Myths about unemployment and why the unemployed deserve medals for workfare

As we all know, politicians and the media can’t shut up about how the unemployed are lazy scroungers or, recently, even child-killers (as alleged by George Osborne and the Daily Mail) just because Mick Philpott happened to be unemployed. But jobseekers are the ones who are working for free  doing workfares up and down the country. Big companies like ASDA, Superdrug and Homebase are profiting from free labour. The unemployed are helping millionaire shareholders get even richer while they provide labour without earning a penny. And if they don’t find work within a couple of months, they’ll be forced to do it all over again.

So why aren’t the unemployed being praised and admired as the backbone of our society? If it wasn’t for their free labour, local businesses might have to close down and so might some charities like the Sue Ryder Foundation which previously used workfare and YMCA which still does. This means that the unemployed are actually benefitting the employed, because if small businesses and charities had to close then their staff would be made redundant.

So, to recap, these are the services which the unemployed provide (for free) to the rest of us:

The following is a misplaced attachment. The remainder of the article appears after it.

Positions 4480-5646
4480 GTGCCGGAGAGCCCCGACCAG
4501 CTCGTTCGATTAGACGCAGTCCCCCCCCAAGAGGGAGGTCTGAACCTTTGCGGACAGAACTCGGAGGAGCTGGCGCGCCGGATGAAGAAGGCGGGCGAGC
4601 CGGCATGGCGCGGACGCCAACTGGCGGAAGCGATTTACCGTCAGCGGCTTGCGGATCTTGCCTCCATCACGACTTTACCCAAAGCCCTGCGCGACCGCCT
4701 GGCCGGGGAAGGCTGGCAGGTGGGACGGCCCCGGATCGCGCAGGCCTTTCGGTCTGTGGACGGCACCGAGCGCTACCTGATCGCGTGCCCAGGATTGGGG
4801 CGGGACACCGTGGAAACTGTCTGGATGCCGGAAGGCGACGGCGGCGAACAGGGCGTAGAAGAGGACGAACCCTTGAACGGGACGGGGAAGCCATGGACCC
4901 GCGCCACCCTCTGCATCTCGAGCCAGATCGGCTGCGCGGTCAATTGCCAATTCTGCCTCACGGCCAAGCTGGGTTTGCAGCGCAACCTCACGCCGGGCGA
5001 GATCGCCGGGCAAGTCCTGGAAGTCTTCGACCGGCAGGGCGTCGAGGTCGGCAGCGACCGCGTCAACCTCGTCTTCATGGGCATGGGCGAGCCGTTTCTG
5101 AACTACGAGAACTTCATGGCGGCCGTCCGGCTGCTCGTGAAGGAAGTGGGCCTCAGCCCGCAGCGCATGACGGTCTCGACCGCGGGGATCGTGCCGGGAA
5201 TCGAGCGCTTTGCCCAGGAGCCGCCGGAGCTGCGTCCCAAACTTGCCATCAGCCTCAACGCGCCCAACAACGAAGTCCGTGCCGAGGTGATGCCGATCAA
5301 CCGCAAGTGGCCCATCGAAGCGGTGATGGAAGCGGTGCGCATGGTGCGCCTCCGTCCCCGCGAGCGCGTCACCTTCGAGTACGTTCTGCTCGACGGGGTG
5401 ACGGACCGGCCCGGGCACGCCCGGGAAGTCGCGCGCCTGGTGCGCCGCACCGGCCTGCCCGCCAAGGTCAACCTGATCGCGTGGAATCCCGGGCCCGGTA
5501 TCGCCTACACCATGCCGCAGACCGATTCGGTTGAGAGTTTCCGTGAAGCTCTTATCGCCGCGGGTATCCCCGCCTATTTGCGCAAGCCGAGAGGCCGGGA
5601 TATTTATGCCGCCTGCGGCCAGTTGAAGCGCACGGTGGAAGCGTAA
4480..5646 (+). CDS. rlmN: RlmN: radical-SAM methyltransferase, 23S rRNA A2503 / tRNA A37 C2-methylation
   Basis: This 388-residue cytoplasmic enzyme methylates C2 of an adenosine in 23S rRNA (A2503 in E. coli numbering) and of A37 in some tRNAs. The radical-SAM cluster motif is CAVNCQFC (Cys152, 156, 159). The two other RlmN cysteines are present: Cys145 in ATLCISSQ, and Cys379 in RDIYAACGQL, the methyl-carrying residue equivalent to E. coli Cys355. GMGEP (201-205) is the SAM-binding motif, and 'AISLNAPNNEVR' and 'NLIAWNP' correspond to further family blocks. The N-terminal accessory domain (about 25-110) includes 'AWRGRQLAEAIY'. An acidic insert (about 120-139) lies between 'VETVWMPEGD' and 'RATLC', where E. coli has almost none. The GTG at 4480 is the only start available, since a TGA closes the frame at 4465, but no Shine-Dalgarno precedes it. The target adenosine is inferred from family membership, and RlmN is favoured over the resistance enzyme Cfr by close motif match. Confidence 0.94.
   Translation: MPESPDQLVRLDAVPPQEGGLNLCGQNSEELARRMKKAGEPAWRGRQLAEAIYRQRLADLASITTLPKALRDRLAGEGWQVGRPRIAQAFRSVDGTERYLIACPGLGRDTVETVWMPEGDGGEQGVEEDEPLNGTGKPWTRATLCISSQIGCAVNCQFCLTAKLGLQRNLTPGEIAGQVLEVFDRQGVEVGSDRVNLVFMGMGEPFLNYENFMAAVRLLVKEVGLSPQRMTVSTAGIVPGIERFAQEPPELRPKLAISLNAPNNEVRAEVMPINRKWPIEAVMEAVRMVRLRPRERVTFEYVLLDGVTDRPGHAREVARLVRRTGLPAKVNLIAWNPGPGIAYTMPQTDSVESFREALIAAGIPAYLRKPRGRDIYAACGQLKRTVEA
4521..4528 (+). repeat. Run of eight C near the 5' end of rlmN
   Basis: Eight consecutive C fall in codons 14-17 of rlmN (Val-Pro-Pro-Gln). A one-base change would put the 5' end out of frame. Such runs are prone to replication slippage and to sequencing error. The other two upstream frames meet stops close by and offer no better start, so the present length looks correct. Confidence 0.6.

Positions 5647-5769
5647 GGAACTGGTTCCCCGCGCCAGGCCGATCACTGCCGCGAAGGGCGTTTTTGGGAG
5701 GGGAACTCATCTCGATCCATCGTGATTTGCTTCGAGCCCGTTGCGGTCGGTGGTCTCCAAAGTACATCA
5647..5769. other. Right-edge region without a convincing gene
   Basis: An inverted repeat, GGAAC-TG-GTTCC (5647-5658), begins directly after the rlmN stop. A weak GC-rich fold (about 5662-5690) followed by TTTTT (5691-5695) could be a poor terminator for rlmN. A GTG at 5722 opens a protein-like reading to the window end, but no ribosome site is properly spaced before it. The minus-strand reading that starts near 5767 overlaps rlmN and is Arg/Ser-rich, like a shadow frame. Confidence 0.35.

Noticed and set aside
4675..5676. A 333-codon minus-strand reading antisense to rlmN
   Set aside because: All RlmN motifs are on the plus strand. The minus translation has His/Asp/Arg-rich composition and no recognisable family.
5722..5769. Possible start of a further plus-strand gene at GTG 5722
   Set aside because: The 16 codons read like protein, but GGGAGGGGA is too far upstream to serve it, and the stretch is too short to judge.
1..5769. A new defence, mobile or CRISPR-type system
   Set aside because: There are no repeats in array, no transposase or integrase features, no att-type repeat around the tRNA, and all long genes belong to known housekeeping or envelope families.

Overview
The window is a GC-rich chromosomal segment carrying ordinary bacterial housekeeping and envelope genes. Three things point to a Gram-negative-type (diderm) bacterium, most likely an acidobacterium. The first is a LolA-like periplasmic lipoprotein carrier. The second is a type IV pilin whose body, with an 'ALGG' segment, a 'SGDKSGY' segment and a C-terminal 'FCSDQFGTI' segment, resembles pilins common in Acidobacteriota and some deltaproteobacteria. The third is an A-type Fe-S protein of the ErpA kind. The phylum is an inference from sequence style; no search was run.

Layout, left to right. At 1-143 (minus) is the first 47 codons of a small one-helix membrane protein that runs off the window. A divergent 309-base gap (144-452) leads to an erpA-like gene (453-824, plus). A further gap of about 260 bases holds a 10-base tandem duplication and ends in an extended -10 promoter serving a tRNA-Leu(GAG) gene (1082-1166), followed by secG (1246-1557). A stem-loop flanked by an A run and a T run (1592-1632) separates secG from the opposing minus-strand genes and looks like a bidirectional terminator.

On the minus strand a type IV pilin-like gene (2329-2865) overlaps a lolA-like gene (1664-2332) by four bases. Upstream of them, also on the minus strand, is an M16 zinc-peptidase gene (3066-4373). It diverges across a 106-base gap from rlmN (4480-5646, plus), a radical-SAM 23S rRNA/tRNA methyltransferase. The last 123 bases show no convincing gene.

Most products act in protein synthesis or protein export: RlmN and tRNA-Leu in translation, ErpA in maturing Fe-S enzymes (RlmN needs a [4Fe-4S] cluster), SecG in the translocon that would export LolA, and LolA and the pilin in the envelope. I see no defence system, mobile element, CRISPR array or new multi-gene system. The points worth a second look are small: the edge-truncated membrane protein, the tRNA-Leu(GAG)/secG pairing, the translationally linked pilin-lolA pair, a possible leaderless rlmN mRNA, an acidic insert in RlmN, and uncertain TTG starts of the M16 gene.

Making rich shareholders more rich

Helping small businesses survive

Helping the employed remain employed

 

I think they should be awarded medals instead of being stigmatised as lazy (possibly murderous) benefit scroungers.

 

The line between employed and unemployed is also fairly blurred. Freelance jobs such as modelling, writing, interpreting or web designing can mean that you only work sporadically. Even jobs we tend to think of as more reliable such as housekeeping or waiting tables may also only be on a casual basis or require you to work on or two days a week. With 1 out of 4 jobs being part-time, many people are living this life where employment means working a few hours a week or working “on call”.

And low income jobs often come with very short notice periods, so even those who manage to land more stable work will still find themselves between jobs a few times in their lives. Without £8,000 in the bank, they’ll be eligoble to claim Jobseeker’s Allowance.

Another mistake the media and politicians make is to confuse welfare dependency and employment status. Many of the employed are recieving benefits such as Work Tax Credit, Housing Benefit, Disability Allowance and others. For young people, finding a job can mean moving out of their parents’ homes and thus becoming even more dependent on the state – they’ll swap Jobseeker’s Allowance for Housing Benefit and maybe Work Tax Credit (a benefit only available to the employed).

This issue cannot be simplified into an Us v Them war on the poor and disabled. Especially not by politicians and media moguls living wildly extravagant lifestyles.

Petition to get Iain Duncan Smith to live on £53 a week: http://www.change.org/en-GB/petitions/iain-duncan-smith-iain-duncan-smith-to-live-on-53-a-week

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One thought on “Myths about unemployment and why the unemployed deserve medals for workfare

  1. carersthoughts April 21, 2013 at 6:42 pm Reply

    Reblogged this on A Carers Thought's and commented:
    So true

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